Far away from the bustling town squares and temples and dance festivals of the towns and cities of Nepal, the village of Kagbeni awaits you with its audacious beauty. Officially Kagbeni is a settlement that bridges the gap between Lower and Upper Mustang, right at the feet of Muktinath Valley by the River Kali Gandaki. But spiritually, Kagbeni is every bit of a Tibetan village, stuck somewhere in between centuries. There is something irresistible about the windswept barrens of the high Himalayas. There is nothing ostentatious about this village - there are no frills or frivolity to hide behind when you step your foot in Kagbeni. The haunting beauty of the blatant wilderness that Kagbeni holds hits you right in the face with all its brazen glory, and you will only be left wanting more and more.
What it Once Was
Kagbeni was once part of the kingdom that ruled over Muktinath. The more you explore the cobbled streets of Kagbeni, the more remains you will find of what once used to be a fortress of the kingdom, whose capital lied further north in Lo Manthang. The ruler of Muktinath Valley built this here for its geographically favourable position, as four legs of trade routes met here, and the king used to collect taxes from all those entering his kingdom.
Back in those days, Kagbeni used to be an important centre of trade for Tibetans and Indians. The famous Salt Trade Route between the two countries went right through the village. Thousands of caravans used to come down from the treacherous Tibetan plains and met the merchants from the plains of India with their merchandises and goats. The vast plains covered with nothing but ages after ages of mud and snow can almost paint the picture for you.
The desolate ruins now tell a tale of some sort of dispute that must have led to the downfall of the fortress. It could also be because of the declination of trade as Indian salt became a more popular commodity, and Kagbeni lost most of its settlements as well. The locals believe in their own Loch Ness Monster - a lion-headed, serpent-bodied creature that demolished the previous villages. The lore sound very much like every fantasy tale ever, including the famous Smaug from Tolkien's Hobbit. Whatever be the reason, new settlements grew up with time, which now comprises of the small Village Development Committee that Kagbeni currently is.
What it Has Become
Today, there are no colourful caravans, nor smiling men and women in vibrant wools trading goods. The majestic Tibetan Himalayas rise beyond the abandoned plains in all their herculean glory, in stark contrast to the transience of human life. The people left, but they left behind a village that still reverberates with their footsteps and clutches on to the reminiscence in a melancholic way. The goats are still there in herds. And if you spend time on the streets of Kagbeni, taking in the mystifying landscape, you will certainly come across some on your way.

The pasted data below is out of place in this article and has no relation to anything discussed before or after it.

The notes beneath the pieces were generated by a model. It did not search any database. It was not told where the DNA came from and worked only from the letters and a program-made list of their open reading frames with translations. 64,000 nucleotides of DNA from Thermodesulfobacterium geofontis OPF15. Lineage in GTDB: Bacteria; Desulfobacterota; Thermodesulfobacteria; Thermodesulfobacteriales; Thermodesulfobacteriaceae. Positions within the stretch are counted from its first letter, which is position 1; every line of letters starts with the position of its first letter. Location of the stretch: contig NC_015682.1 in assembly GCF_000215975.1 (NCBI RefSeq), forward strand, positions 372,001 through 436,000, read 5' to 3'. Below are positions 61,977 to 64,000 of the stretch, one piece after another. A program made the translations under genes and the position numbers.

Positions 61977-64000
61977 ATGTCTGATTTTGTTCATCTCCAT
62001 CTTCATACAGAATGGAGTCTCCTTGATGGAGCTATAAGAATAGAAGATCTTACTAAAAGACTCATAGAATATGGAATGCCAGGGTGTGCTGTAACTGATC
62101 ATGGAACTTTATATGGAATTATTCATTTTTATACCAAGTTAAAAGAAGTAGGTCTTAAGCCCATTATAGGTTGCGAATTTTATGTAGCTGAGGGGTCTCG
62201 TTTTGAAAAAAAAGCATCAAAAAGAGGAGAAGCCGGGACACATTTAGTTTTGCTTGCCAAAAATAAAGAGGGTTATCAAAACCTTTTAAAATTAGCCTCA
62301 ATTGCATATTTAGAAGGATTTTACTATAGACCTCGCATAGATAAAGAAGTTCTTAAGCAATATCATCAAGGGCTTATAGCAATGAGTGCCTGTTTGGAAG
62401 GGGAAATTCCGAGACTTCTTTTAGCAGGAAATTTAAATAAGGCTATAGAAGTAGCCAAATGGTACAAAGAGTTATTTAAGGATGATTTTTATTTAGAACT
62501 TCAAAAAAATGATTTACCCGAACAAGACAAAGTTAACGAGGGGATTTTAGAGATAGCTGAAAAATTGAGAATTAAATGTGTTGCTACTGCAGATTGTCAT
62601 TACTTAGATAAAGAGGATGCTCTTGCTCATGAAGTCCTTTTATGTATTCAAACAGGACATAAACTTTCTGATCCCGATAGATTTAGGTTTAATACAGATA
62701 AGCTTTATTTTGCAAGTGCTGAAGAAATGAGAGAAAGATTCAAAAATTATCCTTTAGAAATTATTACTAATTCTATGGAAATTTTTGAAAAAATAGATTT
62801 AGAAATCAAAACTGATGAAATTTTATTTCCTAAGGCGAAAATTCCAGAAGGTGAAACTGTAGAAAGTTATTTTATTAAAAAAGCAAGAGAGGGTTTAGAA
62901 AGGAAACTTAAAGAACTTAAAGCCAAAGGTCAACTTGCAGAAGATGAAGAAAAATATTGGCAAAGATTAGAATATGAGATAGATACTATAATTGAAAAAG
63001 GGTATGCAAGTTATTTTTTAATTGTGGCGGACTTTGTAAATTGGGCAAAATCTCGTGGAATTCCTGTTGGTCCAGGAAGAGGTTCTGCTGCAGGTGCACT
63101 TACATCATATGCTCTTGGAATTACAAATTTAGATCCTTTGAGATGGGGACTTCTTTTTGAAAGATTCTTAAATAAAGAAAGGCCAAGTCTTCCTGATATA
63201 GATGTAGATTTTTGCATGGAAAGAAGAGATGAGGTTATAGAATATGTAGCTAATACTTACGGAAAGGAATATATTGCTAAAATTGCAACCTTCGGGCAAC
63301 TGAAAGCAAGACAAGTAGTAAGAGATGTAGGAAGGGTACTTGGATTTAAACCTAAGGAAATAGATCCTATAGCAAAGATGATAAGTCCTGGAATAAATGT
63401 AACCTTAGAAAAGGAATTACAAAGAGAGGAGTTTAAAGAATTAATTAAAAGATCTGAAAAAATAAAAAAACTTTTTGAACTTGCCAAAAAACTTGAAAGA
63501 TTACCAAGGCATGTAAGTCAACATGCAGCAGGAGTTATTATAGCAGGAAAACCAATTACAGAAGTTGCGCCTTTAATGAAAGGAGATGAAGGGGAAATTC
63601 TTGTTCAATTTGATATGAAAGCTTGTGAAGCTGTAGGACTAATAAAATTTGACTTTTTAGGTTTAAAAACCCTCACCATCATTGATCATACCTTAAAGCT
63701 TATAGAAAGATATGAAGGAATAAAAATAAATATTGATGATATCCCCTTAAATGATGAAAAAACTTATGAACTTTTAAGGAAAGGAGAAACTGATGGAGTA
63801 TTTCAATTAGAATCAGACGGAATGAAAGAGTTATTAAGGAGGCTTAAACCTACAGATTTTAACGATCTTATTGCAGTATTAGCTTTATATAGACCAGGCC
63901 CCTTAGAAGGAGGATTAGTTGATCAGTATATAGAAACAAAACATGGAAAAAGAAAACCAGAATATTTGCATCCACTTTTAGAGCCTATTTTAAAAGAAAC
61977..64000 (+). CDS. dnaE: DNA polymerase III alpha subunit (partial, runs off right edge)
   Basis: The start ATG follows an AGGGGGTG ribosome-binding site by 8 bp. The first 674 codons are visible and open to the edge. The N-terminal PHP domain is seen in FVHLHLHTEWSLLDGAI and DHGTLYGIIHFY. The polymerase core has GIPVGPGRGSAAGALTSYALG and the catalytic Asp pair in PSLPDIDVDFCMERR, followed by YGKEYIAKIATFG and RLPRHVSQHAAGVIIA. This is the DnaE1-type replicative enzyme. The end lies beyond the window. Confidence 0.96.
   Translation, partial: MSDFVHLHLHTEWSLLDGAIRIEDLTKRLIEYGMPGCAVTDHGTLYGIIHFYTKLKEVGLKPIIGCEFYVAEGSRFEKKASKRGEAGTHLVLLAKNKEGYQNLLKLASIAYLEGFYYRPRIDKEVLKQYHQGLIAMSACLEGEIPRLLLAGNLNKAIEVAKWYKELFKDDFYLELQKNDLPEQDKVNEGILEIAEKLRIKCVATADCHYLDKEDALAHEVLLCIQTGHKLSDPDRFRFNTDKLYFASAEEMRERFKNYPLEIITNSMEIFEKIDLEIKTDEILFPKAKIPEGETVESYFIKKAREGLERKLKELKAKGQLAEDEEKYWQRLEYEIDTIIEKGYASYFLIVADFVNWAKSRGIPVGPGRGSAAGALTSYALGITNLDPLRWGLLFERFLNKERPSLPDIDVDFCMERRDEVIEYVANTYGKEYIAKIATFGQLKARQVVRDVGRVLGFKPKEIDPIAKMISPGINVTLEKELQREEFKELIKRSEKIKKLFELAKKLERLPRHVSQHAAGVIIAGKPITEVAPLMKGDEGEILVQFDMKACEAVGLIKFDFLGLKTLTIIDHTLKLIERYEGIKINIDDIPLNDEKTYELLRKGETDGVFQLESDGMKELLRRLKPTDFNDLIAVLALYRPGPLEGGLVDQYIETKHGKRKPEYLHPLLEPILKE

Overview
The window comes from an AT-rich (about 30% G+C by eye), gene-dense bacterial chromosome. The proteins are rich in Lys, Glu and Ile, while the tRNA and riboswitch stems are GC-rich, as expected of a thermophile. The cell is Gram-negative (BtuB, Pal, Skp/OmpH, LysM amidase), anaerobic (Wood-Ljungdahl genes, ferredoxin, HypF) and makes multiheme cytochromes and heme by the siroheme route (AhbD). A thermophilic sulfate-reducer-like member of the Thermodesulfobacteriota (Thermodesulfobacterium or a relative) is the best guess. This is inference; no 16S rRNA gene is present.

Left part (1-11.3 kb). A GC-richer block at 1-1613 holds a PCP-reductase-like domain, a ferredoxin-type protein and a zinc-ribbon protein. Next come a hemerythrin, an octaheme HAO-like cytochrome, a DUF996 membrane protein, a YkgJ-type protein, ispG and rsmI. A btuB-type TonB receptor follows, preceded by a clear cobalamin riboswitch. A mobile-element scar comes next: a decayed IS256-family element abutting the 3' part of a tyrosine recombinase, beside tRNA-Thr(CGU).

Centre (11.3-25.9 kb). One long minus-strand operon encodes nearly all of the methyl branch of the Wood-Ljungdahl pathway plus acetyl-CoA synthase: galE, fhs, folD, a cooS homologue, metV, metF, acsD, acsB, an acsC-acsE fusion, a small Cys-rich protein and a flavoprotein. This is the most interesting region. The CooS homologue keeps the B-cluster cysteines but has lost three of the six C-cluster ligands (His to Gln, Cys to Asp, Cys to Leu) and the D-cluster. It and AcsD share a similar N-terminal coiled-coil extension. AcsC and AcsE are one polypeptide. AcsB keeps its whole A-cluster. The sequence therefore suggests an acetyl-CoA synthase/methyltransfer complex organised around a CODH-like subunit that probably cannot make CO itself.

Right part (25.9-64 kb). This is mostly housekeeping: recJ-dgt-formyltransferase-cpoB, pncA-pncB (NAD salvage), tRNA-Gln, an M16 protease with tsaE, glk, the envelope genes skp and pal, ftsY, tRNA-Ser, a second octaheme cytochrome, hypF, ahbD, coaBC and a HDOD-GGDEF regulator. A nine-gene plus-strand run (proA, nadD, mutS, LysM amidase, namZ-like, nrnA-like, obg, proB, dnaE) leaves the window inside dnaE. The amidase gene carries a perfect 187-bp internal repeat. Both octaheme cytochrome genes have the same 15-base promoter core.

The Upper Mustang, though a more favourable spot for many, requires a special permit and USD 50 per day per person to stay. This is the reason why, of late, so many travellers prefer Kagbeni - the Gateway to Upper Mustang instead, to get the ambience of high mountains, and Kagbeni is not disappointing them at all.
The Trotter's Map
On your day out, the most soul-stirring activity is to walk around the village and take the whole place in. For anyone who is used to mountain walking, it will not be a trouble to explore the old part of the city surrounding the ruins of the fortress, which still clings on to its past. Hotels and restaurants have not yet started encroachment in this area much. Neither have the place undergone much of a change from old days.
During the day, the locals are usually out grazing their cattle, most mountain goats with thick fur and elaborate horns. The remains of the fortress are beautiful yet quite haunting. The silence creeps on to you occasionally, and one can't help but wonder how they used to be bustling with soldiers and citizens and buyers and sellers once - a different time, a different picture!
The Trekker's Trail
There are many trekking trails from Kagbeni, that lead up to the old royal capital of Lo Manthang. While trekking, you will come across some Chortens and prayer wheels. Chortens are Buddhist tomb shrines, which are common in Tibetan culture, and must always be crossed by the right side. The Tibetan Buddhists consider it bad luck to cross by the left. You will see numerous colourful Buddhist flags as well, planted here and there.
From the summits, the entire valley can be seen down there, still like a painted picture on an artist's canvas. A raw cold wind blows at this altitude at all times, and the view opens up to the vast expanses of mountain desert plains stretching into Tibet. It feels mysterious and intoxicating, but most importantly, insignificant. To stand there in front of the historical and unfathomable terrains of the Himalayas is as humbling an experience as it can be.
Kag Chode Thupten Samphel Ling Monastery, or in short, the Red Monastery is the most famous landmark here. Built in 1429, the beauty of the monastery matches perfectly of its surroundings. From outside, it looks colourful and desolate, just like the rest of Kagbeni. Inside there are sculptures of Buddha and friendly monks and a tranquil environment, where you can sit and take in how authentic Tibetan Buddhism looks and sounds like. The strain of musical tune that you had heard earlier came from this monastery, and you can hear it every day in the morning as a harbinger of goodness.
Photography is prohibited inside the monastery, and you should respect their privacy too. So, the lens of the eyes and the memory of the mind are the only way you get to take this place back as a souvenir.
Kagbeni is not a place a lot of people will ask you to visit. However, you will miss out on something spectacularly and dauntlessly beautiful if you don't.